Welcome to the Big Sky Country! Montana’s state symbols have some exciting stories to tell. (Continued below)
|Nicknames & Slogans|
|Nicknames||Big Sky Country, Bonanza State, Treasure State|
|Symbols of State|
|Motto||Oro y Plata||>|
|Flower||bitterroot (Lewisia rediviva)||1895||>|
|Tree||ponderosa pine (Pinus ponderosa)||1949||>|
|Grass||bluebunch wheatgrass (Pseudoroegneria spicata)||1973||>|
|Bird||western meadowlark (Sturnella neglecta)||1931||>|
|Animal||grizzly bear (Ursus arctos)||1983||>|
|Fish||blackspotted cutthroat trout (Oncorhynchus clarkii)||1977||>|
|Butterfly||mourning cloak (Nymphalis antiopa)||2001||>|
|Fossil †||duck-billed dinosaur (Maiasaura peeblesorum)||1985||>|
|Cowboy Hall of Fame||Wolfe Point||2003||>|
|Arboretum||University of Montana, Missoula||1991||>|
|Firefighter’s Memorial||Firefighters’ Memorial Park||2003||>|
|Medal of Valor||1985||>|
|Language (State/Local Government)||English||1995||>|
|Veterans’s Memorial Rose Garden||Missoula Memorial Rose Garden||1999||>|
|Iraq and Afghanistan Veterans’ Memorial||Grateful Nation Montana Memorial||2013||>|
|Vietnam Veterans’ Memorial||Vietnam Veterans’ Memorial||1987||>|
|Korean War Veterans’ Memorial||Korean War Veterans’ Memorial, Butte||1997||>|
The explorers Lewis and Clark discovered a number of species that were later adopted as Montana symbols. The state flower and tree (bitterroot and ponderosa pine) represent the Rocky Mountains, while the state grass and bird (bluebunch wheatgrass and western meadowlark) represent the grasslands of the Great Plains.
The grizzly bear once roamed the Great Plains as well, though it now survives only in forested mountains and the northern taiga and tundra. It is an official symbol of both Montana and California, though the California grizzly is sadly extinct.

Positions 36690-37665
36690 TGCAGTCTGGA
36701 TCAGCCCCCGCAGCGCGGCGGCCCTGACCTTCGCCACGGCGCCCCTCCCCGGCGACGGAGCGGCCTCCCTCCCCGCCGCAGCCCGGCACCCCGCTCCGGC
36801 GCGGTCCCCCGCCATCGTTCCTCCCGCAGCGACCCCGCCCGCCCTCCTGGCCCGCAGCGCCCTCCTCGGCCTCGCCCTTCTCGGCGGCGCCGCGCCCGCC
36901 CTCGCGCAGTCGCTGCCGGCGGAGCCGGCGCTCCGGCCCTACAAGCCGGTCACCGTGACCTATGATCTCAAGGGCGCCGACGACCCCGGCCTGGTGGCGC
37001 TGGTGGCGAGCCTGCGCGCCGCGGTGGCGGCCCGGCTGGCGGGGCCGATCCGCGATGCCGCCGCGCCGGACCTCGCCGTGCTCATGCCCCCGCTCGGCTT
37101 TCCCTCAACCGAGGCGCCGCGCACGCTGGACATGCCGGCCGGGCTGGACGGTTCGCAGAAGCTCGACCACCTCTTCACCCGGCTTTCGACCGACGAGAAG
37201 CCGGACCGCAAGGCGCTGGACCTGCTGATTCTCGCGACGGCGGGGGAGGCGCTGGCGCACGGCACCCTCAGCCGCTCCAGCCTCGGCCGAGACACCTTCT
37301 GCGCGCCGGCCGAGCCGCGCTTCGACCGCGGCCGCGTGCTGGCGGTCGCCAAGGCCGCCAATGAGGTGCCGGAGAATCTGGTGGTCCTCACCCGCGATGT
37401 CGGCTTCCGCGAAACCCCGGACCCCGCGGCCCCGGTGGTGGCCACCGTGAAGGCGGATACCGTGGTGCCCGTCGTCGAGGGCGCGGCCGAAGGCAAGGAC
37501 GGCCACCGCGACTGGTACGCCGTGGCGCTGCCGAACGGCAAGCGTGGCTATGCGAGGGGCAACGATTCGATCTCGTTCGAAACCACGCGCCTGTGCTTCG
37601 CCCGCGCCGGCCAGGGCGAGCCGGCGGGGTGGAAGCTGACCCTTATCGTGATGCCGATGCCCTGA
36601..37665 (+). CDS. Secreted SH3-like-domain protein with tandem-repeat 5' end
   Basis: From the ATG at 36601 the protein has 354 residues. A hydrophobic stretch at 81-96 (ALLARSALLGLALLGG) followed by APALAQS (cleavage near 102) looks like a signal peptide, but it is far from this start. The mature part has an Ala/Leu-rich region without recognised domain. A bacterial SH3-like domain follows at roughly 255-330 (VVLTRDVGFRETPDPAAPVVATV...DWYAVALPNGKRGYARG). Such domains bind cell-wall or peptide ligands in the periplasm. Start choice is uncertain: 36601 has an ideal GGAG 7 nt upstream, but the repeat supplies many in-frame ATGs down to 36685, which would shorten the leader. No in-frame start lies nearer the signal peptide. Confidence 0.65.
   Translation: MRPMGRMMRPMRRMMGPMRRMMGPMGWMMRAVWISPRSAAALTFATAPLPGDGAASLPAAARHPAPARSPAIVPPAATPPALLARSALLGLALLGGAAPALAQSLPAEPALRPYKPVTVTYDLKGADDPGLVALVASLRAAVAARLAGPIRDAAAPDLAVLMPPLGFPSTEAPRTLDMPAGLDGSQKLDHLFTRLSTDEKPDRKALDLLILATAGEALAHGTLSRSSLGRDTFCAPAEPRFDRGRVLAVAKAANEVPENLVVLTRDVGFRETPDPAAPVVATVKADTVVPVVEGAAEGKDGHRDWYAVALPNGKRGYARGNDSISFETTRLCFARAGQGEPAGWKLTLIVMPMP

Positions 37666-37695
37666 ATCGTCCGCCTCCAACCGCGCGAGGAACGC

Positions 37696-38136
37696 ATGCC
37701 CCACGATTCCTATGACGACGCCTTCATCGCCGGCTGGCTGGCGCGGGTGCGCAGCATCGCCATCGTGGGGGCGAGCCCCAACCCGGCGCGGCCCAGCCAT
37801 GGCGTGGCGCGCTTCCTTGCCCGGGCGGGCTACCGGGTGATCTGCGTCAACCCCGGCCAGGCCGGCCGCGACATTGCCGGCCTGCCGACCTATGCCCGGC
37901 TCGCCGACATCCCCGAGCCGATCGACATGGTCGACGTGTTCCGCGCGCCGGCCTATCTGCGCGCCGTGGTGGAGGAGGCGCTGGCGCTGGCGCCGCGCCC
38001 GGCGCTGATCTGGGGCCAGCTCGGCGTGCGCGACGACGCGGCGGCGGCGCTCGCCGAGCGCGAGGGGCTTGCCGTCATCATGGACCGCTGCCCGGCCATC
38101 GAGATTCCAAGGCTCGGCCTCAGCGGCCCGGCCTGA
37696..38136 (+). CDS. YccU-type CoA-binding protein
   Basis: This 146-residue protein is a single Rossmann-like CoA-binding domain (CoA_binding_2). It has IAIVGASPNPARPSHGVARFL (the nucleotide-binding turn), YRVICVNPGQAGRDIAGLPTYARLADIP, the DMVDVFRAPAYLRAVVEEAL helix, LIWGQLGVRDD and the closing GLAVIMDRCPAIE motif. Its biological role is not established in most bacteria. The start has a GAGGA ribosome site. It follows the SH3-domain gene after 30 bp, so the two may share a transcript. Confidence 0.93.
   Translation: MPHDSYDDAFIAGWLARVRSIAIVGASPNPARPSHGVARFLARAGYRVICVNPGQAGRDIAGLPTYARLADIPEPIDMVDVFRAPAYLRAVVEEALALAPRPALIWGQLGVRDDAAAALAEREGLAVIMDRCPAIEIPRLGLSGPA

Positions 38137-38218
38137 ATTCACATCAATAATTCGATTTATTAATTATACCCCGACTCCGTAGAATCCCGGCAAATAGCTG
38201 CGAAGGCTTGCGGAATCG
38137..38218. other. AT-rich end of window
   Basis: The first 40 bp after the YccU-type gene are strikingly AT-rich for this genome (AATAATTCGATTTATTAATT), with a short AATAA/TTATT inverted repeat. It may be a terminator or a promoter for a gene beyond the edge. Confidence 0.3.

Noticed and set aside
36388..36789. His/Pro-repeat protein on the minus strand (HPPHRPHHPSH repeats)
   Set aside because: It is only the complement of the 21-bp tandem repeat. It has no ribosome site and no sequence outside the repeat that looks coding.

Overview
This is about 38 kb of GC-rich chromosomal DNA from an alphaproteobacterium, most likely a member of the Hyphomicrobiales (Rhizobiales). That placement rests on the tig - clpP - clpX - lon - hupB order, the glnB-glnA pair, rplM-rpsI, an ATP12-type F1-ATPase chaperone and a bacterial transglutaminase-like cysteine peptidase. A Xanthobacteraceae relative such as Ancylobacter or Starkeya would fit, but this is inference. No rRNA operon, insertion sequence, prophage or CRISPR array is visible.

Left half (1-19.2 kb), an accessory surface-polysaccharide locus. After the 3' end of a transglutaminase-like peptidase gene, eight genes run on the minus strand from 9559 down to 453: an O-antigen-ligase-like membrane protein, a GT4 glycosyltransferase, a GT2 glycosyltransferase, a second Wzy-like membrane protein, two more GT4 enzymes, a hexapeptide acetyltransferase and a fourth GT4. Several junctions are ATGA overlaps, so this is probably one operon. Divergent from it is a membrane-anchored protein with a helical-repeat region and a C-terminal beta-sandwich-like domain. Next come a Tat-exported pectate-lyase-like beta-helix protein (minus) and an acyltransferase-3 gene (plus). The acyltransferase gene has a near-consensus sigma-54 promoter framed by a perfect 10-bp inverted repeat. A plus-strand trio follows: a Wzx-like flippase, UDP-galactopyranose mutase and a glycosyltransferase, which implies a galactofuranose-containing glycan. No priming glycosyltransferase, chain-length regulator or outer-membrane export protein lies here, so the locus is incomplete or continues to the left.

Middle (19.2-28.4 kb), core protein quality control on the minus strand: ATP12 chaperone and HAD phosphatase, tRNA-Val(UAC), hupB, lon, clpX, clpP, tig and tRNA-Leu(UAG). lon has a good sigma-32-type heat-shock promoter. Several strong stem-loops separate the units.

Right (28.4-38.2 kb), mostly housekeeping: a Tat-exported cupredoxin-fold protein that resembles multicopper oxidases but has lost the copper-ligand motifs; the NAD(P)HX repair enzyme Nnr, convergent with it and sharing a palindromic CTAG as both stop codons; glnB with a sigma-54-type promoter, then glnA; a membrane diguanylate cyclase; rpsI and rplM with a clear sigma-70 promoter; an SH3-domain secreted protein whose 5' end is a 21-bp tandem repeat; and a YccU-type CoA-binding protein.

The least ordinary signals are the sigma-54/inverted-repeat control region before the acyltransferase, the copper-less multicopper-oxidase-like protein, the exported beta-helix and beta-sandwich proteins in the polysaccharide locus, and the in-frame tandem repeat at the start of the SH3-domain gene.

One of Montana’s most unique and amazing symbols is its state fossil, the duck-billed dinosaur Maiasaura peeblesorum. Another amazing symbol is Montana’s ugly state flag, which looks like some kind of prehistoric monster itself.
Fortunately, no flag can mar my favorite Montana symbol, the nickname Big Sky Country.
If you think state flags and flowers are nothing more than trivia, guess again. A thorough exploration of the more than 1,500 items adopted as state symbols embraces geography, history, and psychology.
You have found the best state symbols website, but it’s just the tip of the iceberg. The introduction above is adapted from Geobop’s State Symbols and My State Symbols Book, by far the biggest and most detailed state symbols references ever. You can learn still more about the symbols of the 50 states in the books Flag Quest and Grading the States. (Learn more about them here.)
After you spend some time exploring your favorite state’s symbols, you can come back here and tell us what you think about them.